Paris homeless BOMBSHELL: 3,000 sleeping rough after minister claimed figure was FIFTY

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More than 3,000 people are zizz rough on the streets of Paris

The census was organised after a government certified said that there were only 50 homeless people in Paris, while another signified that most slept rough “by choice”.

The unprecedented census running was carried out last Thursday night with the help of some 1,700 volunteers and 300 Paris officials, who scoured the roads in order to record the size of the city’s homeless population.

The volunteers tallied the number of people sleeping in doorways with little more than a drowse bag for cover or camped out in makeshift tents.

They also asked vagrants people about their housing and health problems in a bid to collect key figures Paris’ socialist mayor Anne Hidalgo hopes will help district authorises design better and more personalised policies to help those unexploded on the street.

The figures are very worrying

Florent Gueguen

Papal nuncio mayor Bruno Julliard, however, warned that the figure of 2,952 tramps people, along with the 672 people currently staying in crisis shelters, was a low estimate.

He said: “People sleeping in car parks were not enumerated, nor were the ones sleeping in the staircases of buildings, notably social dwelling.”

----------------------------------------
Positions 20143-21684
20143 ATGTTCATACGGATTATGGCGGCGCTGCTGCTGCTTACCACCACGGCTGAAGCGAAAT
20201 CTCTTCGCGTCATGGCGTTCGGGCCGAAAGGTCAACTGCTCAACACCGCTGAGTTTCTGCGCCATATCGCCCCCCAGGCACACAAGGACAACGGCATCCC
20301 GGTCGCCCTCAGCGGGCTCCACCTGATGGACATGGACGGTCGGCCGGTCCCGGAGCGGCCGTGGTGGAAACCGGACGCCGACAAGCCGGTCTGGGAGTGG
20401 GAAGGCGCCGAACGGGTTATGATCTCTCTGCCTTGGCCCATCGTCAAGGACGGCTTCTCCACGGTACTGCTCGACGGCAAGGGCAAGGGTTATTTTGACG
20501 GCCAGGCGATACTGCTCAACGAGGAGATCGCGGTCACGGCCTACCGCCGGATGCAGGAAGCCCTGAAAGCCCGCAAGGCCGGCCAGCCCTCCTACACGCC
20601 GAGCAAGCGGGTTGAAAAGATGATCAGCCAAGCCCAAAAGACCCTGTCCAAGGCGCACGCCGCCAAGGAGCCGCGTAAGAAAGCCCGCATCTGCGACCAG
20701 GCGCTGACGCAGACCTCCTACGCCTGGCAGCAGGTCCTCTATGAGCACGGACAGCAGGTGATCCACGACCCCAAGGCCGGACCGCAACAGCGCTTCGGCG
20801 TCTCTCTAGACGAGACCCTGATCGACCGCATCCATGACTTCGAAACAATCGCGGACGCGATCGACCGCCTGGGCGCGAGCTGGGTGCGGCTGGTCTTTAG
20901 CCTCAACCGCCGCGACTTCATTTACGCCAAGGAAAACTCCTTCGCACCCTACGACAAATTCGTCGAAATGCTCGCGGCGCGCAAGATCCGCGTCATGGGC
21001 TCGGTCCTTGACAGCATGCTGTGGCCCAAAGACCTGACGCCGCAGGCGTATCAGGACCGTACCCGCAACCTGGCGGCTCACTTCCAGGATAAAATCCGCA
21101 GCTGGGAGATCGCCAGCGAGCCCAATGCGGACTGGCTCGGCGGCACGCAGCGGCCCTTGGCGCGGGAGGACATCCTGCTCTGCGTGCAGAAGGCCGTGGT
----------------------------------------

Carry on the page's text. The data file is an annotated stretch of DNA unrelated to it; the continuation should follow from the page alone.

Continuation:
The head of FNARS, France’s national federation of reception and social integration bonds said that the figures were “worrying” and that the situation was “not worthwhile of France”.

Florent Gueguen told France’s Europe 1 radio whispered: “The figures are very worrying. Some 3,000 people are sleeping brutishly on the streets and some 2,000 people are staying in emergency shelters. That’s a thorough of 5,000 people without a roof over their heads in Paris solely.

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Florent Gueguen said ‘the figures are very worrying’

“[Homelessness] is a large and serious problem which the government needs to respond to. This is not meriting of France.”

The debate about the city’s ongoing homelessness problem was reignited abide month after urban affairs minister Julien Denormandie said that “on the contrary around 50 men” were sleeping rough in the Paris region, picture bitter criticism and scorn from charities.

Days later, centrist lawmaker Sylvain Maillard, a fellow of president Emmanuel Macron’s La République en Marche (La REM) party, rubbed Attic wit into the wound by stating that some homeless people spurned help and slept rough – despite the freezing weather – “by pick”.

Mr Macron promised last summer to clear homeless people and floatings off the streets of France by the end of the year, but was recently forced to admit that he had go wrong to make good on his pledge.

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